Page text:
Alexandrite is a very rare variety of the mineral chrysoberyl that exhibirts the extraordinary phenomenon of color-change, appearing blue/green in daylight and red/purple in incandescent light. Referred to as “emerald by day, ruby by night,” alexandrite value is mainly determined by the purity of the green and red color and how dramatic the color change is. Because alexandrite is so rare, few people have seen this gemstone in person but when you design a ring with us, we source it so you can see it in person or in high definition video and photography. Alexandrite was first discovered in Russian in the early 19th century, and named for Alexander II. Much of the alexandrite used in engagement rings is lab created because the stone is so scarce. One of the June birthstones, Alexandrite is said to promote healing energy and is associated with the crown chakra.
Rare and chameleon-like, an alexandrite is a bold and unexpected choice for your engagement ring. Regardless of the setting you chose, an alexandrite engagement ring will skew alternative because it’s such an uncommon gemstone and its color is so hard to pin down. Alexandrite creates a strikingly cool contrast when paired with a white metal, but a rose gold setting creates a warm, radiant effect. Watch the video to lean more about designing an alexandrite engagement ring.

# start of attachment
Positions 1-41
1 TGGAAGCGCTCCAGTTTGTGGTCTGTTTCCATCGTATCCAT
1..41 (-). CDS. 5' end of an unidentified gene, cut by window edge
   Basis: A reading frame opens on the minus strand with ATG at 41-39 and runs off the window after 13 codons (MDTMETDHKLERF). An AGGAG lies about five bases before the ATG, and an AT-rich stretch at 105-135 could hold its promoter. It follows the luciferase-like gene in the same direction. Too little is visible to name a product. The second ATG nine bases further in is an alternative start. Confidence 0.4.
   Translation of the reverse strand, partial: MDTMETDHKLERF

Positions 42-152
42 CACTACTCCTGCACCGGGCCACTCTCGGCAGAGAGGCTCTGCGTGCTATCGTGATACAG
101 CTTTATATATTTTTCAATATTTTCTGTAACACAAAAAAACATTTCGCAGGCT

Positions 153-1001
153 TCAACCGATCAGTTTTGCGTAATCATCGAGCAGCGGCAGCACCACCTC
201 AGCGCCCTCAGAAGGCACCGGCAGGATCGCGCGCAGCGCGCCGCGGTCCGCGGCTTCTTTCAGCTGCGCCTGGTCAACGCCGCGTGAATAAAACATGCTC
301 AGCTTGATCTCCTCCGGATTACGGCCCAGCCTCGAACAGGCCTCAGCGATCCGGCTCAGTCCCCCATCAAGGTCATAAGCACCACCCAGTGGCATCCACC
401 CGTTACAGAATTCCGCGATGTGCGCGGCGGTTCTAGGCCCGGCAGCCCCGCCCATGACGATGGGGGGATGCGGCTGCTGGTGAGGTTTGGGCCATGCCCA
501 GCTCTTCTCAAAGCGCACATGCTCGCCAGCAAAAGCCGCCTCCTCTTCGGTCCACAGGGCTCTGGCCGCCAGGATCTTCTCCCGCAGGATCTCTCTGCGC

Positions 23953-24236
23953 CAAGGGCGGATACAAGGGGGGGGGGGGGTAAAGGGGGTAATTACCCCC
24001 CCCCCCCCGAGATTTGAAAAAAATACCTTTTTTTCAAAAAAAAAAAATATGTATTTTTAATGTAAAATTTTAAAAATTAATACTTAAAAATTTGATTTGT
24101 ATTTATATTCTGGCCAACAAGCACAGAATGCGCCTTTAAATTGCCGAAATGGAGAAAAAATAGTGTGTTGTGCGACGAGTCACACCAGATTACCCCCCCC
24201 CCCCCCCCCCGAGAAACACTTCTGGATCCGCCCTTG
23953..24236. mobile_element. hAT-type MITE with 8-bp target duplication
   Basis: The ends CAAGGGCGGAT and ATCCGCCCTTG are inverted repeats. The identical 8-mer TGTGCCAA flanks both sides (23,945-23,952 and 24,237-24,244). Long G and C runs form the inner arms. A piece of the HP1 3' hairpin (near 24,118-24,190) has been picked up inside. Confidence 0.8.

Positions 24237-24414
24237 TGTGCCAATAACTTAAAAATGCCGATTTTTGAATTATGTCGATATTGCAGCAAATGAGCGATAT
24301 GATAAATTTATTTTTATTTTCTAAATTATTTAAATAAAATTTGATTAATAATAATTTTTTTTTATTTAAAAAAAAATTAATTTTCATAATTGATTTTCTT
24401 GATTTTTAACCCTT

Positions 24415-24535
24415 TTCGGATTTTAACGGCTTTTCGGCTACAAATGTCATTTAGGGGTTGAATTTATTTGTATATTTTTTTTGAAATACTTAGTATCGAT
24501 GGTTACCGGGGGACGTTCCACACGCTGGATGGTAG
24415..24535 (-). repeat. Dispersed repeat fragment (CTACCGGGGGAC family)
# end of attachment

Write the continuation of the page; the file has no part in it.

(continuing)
See some of the rings we’ve designed using Alexandrites to get inspired.
If you want to guarantee you have a ring that no one else will have anything similar to, choose an alexandrite. Besides being a very rare stone, alexandrites are also not well known. If you don’t mind being asked about your stone a lot, it’s a great choice for an unconventional engagement ring. If you want a timeless or classic engagement ring, alexandrite is not the best option.
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Many gemstones including alexandrite have lab created counterparts that are eco-friendly and more budget-friendly.
Learn about this magical, ethical gemstone that often has color-changing properties.
We will work with you to help you take the first step toward designing a ring.